I agree with everything you've said. I suspect that some people find it very difficult to accept ambiguity and will readily accept even a horrifying answer (ie. alien abduction) to avoid ambiguity.



posted on Feb, 2 2015 @ 03:39 PM
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originally posted by: debonkers

originally posted by: InhaleExhale
a reply to: debonkers




This is a terrific post, LaughingGod, I thank you for your input. I think willful ignorance is an apt description for the mindset of those who reject the past 70 years of alien contact.


Past 70 years or 7000 if not more years?


Are you talking about witnessing Flying saucers as per Kenneth Arnolds descriptions or Alien visitation that is said to be happening for way more than 70 years?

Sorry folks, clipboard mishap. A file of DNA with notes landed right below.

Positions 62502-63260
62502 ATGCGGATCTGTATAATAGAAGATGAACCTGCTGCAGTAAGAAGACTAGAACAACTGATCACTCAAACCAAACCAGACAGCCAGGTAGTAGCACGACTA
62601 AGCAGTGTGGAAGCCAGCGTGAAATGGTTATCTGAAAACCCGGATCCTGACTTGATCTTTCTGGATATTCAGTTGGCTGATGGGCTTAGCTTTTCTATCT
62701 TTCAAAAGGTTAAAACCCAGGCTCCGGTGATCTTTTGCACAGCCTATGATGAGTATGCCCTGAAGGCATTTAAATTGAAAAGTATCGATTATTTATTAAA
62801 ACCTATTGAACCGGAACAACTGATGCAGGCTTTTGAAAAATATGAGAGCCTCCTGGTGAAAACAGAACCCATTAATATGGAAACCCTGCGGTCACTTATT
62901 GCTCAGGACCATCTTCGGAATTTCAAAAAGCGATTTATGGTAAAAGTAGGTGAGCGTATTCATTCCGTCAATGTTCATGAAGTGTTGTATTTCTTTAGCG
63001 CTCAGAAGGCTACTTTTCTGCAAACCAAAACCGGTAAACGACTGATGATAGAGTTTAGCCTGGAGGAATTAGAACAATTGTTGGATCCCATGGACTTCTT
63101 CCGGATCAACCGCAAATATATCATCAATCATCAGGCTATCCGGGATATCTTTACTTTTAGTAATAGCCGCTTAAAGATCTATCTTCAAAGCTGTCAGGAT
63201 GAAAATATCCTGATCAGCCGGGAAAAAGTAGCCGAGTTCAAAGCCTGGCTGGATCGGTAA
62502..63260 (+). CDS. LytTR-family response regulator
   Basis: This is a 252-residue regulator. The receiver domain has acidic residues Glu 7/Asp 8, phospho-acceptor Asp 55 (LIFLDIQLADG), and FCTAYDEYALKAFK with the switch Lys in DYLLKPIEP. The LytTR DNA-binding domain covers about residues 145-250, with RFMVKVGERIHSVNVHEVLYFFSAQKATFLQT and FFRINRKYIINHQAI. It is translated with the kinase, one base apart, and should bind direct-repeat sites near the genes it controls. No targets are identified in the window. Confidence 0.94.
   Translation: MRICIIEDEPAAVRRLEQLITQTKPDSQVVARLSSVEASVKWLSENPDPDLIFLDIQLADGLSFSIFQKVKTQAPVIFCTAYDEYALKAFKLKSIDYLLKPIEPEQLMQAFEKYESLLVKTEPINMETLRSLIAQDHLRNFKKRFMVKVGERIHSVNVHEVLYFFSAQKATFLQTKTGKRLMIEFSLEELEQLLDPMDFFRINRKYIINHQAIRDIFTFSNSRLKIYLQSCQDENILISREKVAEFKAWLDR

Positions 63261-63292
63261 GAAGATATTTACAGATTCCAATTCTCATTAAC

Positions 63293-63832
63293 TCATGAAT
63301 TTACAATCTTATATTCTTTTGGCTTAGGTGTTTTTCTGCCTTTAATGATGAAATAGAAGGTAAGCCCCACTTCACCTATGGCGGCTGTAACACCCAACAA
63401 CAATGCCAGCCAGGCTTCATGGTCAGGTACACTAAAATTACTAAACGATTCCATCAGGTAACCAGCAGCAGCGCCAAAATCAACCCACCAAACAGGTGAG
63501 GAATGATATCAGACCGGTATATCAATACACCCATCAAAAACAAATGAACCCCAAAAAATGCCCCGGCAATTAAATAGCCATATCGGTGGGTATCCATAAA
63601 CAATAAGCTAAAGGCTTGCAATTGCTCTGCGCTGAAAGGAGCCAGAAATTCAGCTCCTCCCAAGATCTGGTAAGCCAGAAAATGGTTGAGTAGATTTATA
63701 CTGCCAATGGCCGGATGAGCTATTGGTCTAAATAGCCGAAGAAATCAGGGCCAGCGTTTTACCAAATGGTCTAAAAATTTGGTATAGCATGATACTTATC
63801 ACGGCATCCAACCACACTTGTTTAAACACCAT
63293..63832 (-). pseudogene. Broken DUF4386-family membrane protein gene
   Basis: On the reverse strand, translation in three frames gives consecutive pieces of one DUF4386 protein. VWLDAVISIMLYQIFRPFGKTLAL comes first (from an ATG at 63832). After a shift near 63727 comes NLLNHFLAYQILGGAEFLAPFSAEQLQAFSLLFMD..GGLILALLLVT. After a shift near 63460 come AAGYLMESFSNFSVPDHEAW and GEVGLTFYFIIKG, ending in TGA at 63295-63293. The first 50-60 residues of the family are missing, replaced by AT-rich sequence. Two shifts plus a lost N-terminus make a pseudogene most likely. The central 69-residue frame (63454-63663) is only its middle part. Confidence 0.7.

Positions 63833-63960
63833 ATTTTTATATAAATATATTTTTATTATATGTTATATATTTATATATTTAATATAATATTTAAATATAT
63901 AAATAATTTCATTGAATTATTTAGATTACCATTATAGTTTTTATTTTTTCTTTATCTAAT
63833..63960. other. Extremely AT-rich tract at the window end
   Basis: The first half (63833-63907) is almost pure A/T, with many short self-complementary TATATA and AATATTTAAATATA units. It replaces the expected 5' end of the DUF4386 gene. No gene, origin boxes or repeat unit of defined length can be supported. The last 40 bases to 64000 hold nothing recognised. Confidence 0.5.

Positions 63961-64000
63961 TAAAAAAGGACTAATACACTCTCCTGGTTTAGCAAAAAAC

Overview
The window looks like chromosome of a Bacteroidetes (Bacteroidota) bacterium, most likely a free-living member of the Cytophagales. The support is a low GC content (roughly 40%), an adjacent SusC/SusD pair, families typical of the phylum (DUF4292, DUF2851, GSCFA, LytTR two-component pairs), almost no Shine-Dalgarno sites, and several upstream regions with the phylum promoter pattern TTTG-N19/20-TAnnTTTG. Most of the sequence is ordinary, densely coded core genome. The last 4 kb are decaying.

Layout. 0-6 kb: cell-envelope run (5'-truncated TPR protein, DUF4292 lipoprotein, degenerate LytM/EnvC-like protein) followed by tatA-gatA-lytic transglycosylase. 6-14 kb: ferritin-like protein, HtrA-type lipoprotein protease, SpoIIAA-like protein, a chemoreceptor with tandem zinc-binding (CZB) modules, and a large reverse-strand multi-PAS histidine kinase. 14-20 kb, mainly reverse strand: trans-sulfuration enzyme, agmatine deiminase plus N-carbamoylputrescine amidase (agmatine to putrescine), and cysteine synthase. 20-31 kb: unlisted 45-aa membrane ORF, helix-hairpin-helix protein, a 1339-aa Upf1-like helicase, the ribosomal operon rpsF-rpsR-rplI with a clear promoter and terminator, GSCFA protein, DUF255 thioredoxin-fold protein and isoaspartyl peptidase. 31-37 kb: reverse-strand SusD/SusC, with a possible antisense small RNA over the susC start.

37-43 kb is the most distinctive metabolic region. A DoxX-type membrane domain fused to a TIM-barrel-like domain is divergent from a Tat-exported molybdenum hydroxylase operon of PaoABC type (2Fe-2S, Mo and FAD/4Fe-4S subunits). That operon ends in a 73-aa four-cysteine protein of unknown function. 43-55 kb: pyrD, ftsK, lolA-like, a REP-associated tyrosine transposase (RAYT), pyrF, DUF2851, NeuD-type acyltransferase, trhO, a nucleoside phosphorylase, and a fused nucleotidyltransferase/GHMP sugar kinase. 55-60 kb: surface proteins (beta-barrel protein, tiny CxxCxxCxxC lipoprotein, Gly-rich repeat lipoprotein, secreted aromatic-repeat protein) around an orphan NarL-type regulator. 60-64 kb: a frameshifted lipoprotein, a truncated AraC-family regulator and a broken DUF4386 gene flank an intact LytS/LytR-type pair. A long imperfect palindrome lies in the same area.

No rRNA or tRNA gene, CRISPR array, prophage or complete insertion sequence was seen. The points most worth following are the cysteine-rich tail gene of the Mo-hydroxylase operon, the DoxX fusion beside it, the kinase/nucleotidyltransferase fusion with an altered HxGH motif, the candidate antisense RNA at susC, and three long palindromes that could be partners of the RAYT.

For the sake of this particular discussion I referred only to the modern era of UFO sightings, although I hate to use the term"UFO", which is another heavily biased euphemism. Alien contact has most likely gone on for far longer, but my immediate experiences go back only to the late 1950s, so I'm unable to discuss earlier alien contact with certainty. I prefer to discuss only what I know to be factual.


How is UNIDENTIFIED flying objects a biased euphemism. That's what they are.



posted on Feb, 2 2015 @ 03:40 PM
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originally posted by: AboveBoard
a reply to: Krazysh0t

Thank you for your reply.

So then, if I understand you correctly, an object on radar, with the documentation of it available for scrutiny, would be an example of 'testable evidence' that you would find potentially compelling?


Correct, but only in so much that I know something that reflects radar waves is there. A radar signature doesn't tell me much else.


I think the semantics on that (objective/testable) is going to drive me crazy. I will try to remember this broader definition of "testable." lol!


This may help:
Science works with testable ideas